Brasil Music Exchange
The Brasil Music Exchange show is a brand new city-hopping trip across Brazil. It’s the sound of Brazil right NOW, featuring independent artists from all over the country. From tropical rock to indie pop, bass beats and hip hop, Brasil Music Exchange brings you the best new tracks direct from the source, all selected and presented by Brazilian music expert, Jody Gillett.
The first Brasil Music Exchange show launched in February and showcases new music from each of the 12 host cities of this year’s summer of sport in Brazil. Each subsequent show will focus on the music and artists from the 12 host cities and beyond, starting with Recife and Rio de Janeiro in March, Salvador and Sao Paulo in April, and Manaus, Fortaleza, Natal & Belem (Amazon/North) in May.
Below Jody gives us the lowdown on each of the artists featured in the first show, one from each of the 12 host cities. Take it away Jody…
1. ‘Tá Amarrado’ by OQuadro (Salvador, Bahia
Hip hop crew OQuadro do old school, with Brazilian rules. They mix conscious rap with funky rock and Afro-Brazilian candomblé rhythms. Bahia, in north-east Brazil, has the strongest African heritage in the country and OQuadro deliver that culture upfront to the dance-floor.
2. ‘Maná’ by Rodrigo Amarante (Rio de Janeiro, RJ)
Rodrigo Amarante’s first band, Los Hermanos, were bonafide platinum pop stars in Brazil in the 90s. Since then he’s worked with Devendra Banhart and Fabrizio Moretti from The Strokes and is a featured singer with Rio’s samba super-group Orchestra Imperial. This is a track from his first solo album – a really beautiful introspective set called Cavalo.
3. ‘Qasida’ by Siba (Recife, Pernambuco)
Recife is way up in the North-East. Musically it was considered a sleepy backwater until a creative explosion called Manguebeat put the state of Pernambuco on the map. It was a real celebration of the local, hooked into international sounds, and it had a pivotal influence on Brazil’s contemporary musical identity. Siba was a Manguebeat original, and he remains a key figure. His new album Avante is a kind of tropical rock trip into his mind.
4. ‘Cretino’ by DuSouto (Natal, Rio Grande do Norte)
DuSouto is a DJ and producer from the coastal city of Natal. He mixes up Brazilian dance rhythms with electronic beats and comes up with new sounds, like bregatón (brega + reggaeton). This track Cretino is a ragga-xote crossover.
5. ‘Mundo Loco’ by Karol Conka (Curitiba, Paraná)
Karol Conka is one of the very few female Brazilian hip hop artists to break out of the underground. She is touring all over Brazil right now with her award-winning debut album Batuk Freak. She mashes up hip-hop with baile funk, trap and Afro-Brazilian beats – a uniquely Brazilian mix.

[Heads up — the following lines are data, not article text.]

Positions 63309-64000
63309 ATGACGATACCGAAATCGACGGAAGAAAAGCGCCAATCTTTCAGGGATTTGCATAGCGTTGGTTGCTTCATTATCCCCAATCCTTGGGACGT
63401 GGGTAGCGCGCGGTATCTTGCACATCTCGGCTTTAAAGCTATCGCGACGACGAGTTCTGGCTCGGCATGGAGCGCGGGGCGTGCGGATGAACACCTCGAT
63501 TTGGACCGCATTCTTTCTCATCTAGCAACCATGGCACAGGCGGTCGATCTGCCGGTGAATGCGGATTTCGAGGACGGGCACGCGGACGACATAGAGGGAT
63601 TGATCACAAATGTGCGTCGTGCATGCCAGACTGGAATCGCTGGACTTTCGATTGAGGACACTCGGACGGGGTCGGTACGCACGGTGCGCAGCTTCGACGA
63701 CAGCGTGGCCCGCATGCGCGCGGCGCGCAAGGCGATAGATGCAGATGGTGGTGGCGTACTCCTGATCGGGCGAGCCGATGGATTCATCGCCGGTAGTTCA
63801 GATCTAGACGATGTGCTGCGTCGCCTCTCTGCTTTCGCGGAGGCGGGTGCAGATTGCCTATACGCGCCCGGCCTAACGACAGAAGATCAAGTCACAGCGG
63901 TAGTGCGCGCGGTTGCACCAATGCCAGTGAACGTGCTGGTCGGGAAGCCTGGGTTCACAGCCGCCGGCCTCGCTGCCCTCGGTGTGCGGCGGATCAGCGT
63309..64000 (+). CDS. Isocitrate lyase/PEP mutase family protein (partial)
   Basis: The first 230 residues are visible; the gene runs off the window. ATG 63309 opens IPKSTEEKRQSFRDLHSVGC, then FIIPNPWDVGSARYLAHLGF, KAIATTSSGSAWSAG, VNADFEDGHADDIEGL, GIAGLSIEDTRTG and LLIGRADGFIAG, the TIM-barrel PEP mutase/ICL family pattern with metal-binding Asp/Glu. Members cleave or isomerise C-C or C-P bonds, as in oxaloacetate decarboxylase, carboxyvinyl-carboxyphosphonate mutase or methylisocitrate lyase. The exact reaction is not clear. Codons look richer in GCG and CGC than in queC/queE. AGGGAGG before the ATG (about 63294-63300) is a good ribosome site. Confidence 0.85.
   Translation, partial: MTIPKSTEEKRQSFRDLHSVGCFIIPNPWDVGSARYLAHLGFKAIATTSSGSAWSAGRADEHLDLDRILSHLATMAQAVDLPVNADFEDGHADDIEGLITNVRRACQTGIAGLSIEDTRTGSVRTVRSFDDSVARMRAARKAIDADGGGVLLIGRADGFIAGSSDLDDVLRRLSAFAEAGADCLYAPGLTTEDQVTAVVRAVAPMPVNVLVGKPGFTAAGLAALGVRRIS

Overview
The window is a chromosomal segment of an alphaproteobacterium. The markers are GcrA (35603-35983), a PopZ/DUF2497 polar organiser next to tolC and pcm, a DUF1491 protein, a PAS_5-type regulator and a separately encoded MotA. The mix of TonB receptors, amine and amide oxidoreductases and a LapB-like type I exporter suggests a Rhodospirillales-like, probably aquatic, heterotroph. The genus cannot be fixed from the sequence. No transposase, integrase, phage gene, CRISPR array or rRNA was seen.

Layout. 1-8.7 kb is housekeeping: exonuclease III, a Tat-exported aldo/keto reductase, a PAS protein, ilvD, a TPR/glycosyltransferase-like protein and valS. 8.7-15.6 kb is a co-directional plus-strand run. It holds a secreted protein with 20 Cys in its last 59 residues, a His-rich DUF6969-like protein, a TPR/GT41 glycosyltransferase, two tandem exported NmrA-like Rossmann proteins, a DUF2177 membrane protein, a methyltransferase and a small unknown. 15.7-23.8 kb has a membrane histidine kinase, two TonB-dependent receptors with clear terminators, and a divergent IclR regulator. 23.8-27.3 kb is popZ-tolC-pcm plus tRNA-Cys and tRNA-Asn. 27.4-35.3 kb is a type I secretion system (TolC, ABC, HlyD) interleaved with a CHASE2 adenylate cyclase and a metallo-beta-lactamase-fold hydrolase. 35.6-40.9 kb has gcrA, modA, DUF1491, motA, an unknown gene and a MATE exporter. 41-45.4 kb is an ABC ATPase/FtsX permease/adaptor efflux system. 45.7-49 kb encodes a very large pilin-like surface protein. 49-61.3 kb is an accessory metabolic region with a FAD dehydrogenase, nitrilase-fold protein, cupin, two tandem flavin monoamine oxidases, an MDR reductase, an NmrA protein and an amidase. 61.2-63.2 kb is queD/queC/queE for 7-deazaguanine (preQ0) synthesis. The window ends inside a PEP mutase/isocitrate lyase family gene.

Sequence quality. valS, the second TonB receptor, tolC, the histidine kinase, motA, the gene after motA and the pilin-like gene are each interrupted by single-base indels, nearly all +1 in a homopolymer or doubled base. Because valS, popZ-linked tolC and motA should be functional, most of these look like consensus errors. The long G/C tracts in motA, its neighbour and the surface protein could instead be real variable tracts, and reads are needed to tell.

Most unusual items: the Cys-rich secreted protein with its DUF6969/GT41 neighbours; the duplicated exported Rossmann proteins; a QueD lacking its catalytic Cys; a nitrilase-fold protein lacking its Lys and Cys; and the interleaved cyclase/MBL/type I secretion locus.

6. ‘Iracema Hot Sound’ by DJ Guga de Castro (Fortaleza, Ceará)
DJ Guga de Castro has been rocking Fortaleza beach parties for years, creating new tropical dance crazes like house-carimbó and ska-tecnobrega. You can hear the accordion on this track which is a typical North-Eastern sound – it’s the trademark of forró which is the most popular party music up there.
7. ‘O Homem Sem Face’ by MC Sombra (São Paulo, SP)
VIDEO – O Homem Sem Face by MC Sombra
MC Sombra is from Brazil’s hip hop capital, São Paulo. It’s an incredible megacity, home to over 20 million people. MC Sombra is one of the rising stars on the scene, with a really diverse sound. This is a track from his amazing second solo album Fantástico Mundo Popular.
8. ‘Estive’ by Vanguart (Cuiabá, Mato Grosso)
VIDEO – Estive by Vanguart
Vanguart are leading lights on Brazil’s huge indie rock scene. Their new album Muito Mais Que O Amor has a more poppy feel than their previous two releases. One of their songs – Meu Sol – has been picked up for a soap opera soundtrack which is a big deal in Brazil for an independent band. Maybe that’s why they’re sounding so upbeat!
9. ‘Cartão Postal’ by Apanhador Só (Porto Alegre, Rio Grande Do Sul)
Apanhador Só are from way down south in Porto Alegre. Their new album, Antes Que Tu Conte Outra won the 2013 APCA best album award, a really prestigious Sao Paulo critics’ prize. They have a very experimental, discordant sound which is a world away from the much more straight-ahead rock and country music that their state is famous for. This track is a gentle introduction!
10. ‘Sai Fora’ by Flavio Renegado (Belo Horizonte, Minas Gerais)
Flavio Renegado is a really good example of how open Brazilian hip hop is to embracing different influences. This track is essentially a samba. It’s kind of a natural fit with hip hop in Brazil, as originally samba was sung by and for Brazil’s most marginalized communities. So in a way hip hop there is taking on that mantle.
11. ‘Churrasco de Gato’ by Os Tucumanus (Manaus, Amazonas)Os Tucumanus are from Manaus, one of the biggest cities on the Amazon River. They have a great, loose, party feel, with the twangy guitar sound that comes from a style called guitarrada that’s played all over the region. This track translates as Cat Barbecue, it’s a jokey recipe for a fun night out in the jungle!
12. ‘Loro on Loro’ by Sexy-Fi (Brasilia, D
We’ve arrived in the capital! Brasilia is an incredible city, bang in the centre of the country. It was built as a kind of utopian mission in the 1950s, with amazing modernist architecture designed by Oscar Niemeyer. Sexy-Fi are appropriately cosmopolitan, mixing alt-rock with tropical-chic, and a swinging horn section on this track from their new album Nunca Te Vi De Boa.
And stay updated on their twitter feed here…
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